Eminent Domain: Does Your Property REALLY Belong to You?
Written By: A. Wilt
In June of 2005, The United States Supreme Court handed down one of its most controversial decisions in Kelo v The City of New London, which held that governments had the ability to take property under their eminent domain powers and resell it to private developers. Ten years later, the public outcry at the decision can still be heard in Court decisions across the nation.
The Kelo House
Eminent Domain is a power of the government, granted by the 5th Amendment to the Constitution, with the words “nor shall private property be taken for public use, without just compensation.” In lay terms, federal, state, and local governments have the ability to take private property, paying a fair market value, as long as the land will be used for the public benefit.
Before Kelo, such eminent domain powers were typically exercised for the development of public structures – such as freeways, bridges, and schools. While the concept is distasteful to many, it is also generally accepted because the “public use” standard was clearly met. Kelo changed the game.
At issue in Kelo were the City of New London’s efforts to use the powers of eminent domain against a group of homeowners in a neighborhood known as New Trumbull, to sell their property, so that the city might resell the property to Pfizer, who had recently built a research facility near the area. The City argued that the public use would be in the fact that Pfizer would pay more in city taxes, thus increasing the city’s tax base and vitality.
The nine Plaintiff homeowners, who held 15 properties in all, argued that their neighborhood was not “blighted” and that the condo and retail redevelopment of the area was not necessarily in the interest of the public. They further argued that eminent domain should not be used for projects where the primary income recipient was not the city or its citizen but was instead, a private developer. The City countered by arguing that the project would increase tax revenues, but would also bring jobs to the area.
One of the few remaining houses in the Fort Trumbull neighborhood, September 1, 2006. Underneath the white paint can just barely be read the words "THANK YOU GOV. RELL FOR YOUR SUPPORT" and the web URLs of two organizations protesting over-use of eminent domain, Castle Coalition and Institute for Justice. Photo by Nard
In a decision that many compared to corporate welfare, the Court ruled in favor of the city, granting them the property. Further, the rationale behind the decision was based almost entirely on the private development, with Justice Stevens writing in the decision:
"The city has carefully formulated a development plan that it believes will provide appreciable benefits to the community, including, but not limited to, new jobs and increased tax revenue."
With a 5-4 ruling, the decision was very close and there were scathing dissents from other Justices of the Court, including this one from Justice O’Connor:
“Under the banner of economic development, all private property is now vulnerable to being taken and transferred to another private owner, so long as it might be upgraded–i.e., given to an owner who will use it in a way that the legislature deems more beneficial to the public–in the process. To reason, as the Court does, that the incidental public benefits resulting from the subsequent ordinary use of private property render economic development takings “for public use” is to wash out any distinction between private and public use of property–and thereby effectively to delete the words “for public use” from the Takings Clause of the Fifth Amendment.”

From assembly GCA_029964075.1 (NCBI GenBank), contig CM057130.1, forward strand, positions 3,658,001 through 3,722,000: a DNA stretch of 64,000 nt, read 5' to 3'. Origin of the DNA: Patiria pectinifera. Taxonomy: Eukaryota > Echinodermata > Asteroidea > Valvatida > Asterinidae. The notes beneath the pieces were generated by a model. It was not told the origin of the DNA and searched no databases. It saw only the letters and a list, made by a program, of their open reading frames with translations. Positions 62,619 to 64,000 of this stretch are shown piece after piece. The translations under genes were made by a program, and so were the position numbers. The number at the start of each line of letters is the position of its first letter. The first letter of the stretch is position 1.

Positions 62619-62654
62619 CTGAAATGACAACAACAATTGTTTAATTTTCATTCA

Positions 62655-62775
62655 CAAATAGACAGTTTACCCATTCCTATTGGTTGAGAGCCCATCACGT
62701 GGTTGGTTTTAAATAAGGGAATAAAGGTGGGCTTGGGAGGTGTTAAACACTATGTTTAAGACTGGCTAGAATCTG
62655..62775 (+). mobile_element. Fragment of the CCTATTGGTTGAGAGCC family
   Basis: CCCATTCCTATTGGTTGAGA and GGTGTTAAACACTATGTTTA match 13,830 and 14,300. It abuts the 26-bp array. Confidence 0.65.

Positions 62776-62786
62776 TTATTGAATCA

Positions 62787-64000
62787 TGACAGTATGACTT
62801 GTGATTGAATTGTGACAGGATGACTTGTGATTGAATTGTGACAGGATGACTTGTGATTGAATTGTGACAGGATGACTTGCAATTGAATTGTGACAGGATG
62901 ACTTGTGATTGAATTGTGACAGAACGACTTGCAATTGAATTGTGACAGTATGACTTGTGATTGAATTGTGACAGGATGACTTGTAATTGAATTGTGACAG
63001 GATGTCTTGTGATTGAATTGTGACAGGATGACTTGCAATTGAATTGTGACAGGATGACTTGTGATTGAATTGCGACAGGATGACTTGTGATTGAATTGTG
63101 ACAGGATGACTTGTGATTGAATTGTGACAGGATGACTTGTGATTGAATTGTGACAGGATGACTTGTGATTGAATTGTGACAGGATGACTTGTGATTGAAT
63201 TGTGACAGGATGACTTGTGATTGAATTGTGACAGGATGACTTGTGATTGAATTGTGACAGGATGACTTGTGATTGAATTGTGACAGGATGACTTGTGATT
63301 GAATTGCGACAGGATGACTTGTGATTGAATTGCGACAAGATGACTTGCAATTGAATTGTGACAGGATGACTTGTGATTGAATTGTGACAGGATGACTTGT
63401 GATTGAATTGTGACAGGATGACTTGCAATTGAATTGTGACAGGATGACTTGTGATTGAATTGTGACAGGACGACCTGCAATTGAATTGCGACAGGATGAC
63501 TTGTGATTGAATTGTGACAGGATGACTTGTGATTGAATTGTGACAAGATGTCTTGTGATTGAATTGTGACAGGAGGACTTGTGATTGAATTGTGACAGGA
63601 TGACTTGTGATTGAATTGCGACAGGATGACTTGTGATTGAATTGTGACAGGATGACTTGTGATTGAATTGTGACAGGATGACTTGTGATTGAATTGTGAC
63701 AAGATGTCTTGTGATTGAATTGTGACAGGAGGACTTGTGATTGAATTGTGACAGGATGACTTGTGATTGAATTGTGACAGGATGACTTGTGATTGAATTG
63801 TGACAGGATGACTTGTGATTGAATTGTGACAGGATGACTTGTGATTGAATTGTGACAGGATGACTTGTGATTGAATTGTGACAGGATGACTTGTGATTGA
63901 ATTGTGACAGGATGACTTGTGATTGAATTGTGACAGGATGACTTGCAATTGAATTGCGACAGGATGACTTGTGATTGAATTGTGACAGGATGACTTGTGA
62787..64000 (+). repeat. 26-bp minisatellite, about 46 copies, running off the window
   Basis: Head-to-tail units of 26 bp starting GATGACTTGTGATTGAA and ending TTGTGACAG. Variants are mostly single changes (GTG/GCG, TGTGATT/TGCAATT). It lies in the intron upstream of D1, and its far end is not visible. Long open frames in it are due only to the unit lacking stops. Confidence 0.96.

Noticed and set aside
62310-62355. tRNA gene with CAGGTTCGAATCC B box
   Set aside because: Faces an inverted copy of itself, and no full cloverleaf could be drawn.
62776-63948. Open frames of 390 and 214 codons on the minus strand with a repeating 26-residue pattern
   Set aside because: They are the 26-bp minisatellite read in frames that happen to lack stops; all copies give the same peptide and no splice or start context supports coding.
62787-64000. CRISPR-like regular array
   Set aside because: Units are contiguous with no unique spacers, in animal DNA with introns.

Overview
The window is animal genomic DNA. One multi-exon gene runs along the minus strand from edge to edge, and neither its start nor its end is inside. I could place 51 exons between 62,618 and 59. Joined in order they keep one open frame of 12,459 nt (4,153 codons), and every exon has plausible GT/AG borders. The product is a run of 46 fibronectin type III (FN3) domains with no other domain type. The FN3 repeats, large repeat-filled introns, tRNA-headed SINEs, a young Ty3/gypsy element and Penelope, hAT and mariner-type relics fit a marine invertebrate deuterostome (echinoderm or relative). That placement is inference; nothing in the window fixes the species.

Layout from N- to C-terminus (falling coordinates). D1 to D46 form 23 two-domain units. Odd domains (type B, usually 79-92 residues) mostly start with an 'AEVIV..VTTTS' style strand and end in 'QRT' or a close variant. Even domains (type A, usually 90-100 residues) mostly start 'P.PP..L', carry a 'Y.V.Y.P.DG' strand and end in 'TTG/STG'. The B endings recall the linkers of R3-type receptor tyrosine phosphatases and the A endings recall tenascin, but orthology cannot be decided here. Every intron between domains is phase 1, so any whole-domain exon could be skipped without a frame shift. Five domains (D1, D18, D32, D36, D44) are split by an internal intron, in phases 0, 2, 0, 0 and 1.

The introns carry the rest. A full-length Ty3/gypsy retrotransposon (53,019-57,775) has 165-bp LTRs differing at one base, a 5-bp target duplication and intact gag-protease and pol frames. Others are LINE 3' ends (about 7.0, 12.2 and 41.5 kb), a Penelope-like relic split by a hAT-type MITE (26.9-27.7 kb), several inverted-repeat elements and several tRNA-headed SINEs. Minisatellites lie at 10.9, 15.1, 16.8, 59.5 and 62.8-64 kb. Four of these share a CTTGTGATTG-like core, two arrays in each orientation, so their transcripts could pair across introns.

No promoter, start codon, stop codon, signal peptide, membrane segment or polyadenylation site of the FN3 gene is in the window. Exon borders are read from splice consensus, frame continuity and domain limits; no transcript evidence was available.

Nevertheless, the decision held and the City was able to take the homeowners’ properties.
Upon acquiring the property, New London’s plan was to raze the homes in the neighborhood of New Trumbull, thus making way for further Pfizer development, including condos, office buildings, and a conference center to complement their research facility. To further incentivize Pfizer, the city also promised an 80% tax cut on the property tax for ten years. The city’s hope was that the development would bring in new jobs, new residents, and revitalize the city.
As it turns out, it was a useless hope. In 2008, the company in charge of developing the land backed out due to lack of capital. In 2009, Pfizer left the City, later selling its research facility to a submarine manufacturer. Two later plans to develop the property also fell through.
Though faint, there is a good result to come out of the case. The theory of eminent domain, long considered archaic and not well publicized, came back to the public's attention. According to the Institute of Justice, who represented the homeowners in the Kalo case,
43 states passed constitutional amendments or statues that reformed eminent domain laws to better protect property rights, nine state high courts ruled against the use of eminent domain for economic development, and at least 44 projects—where eminent domain was to be used for private gain—have been defeated since the Kelo ruling.
Further, many developers have shied away from proceeding with such projects, preferring not to get involved in lengthy legal battles with poor public relations outcomes.
As recently as May of this year, the Kentucky Court of Appeals ruled 3-0 in favor of landowners who had protested their properties being used for natural gas pipelines, ruling that the Bluegrass Pipeline LLC did not have the power of eminent domain because it was a private company and not a publicly regulated utility.
As far as the City of New London? Their plan has been called an ‘unmitigated failure.’ Ten years later, the property remains vacant; a powerful symbol that economic growth predicated on forcibly taking private property cannot lead to lasting growth.
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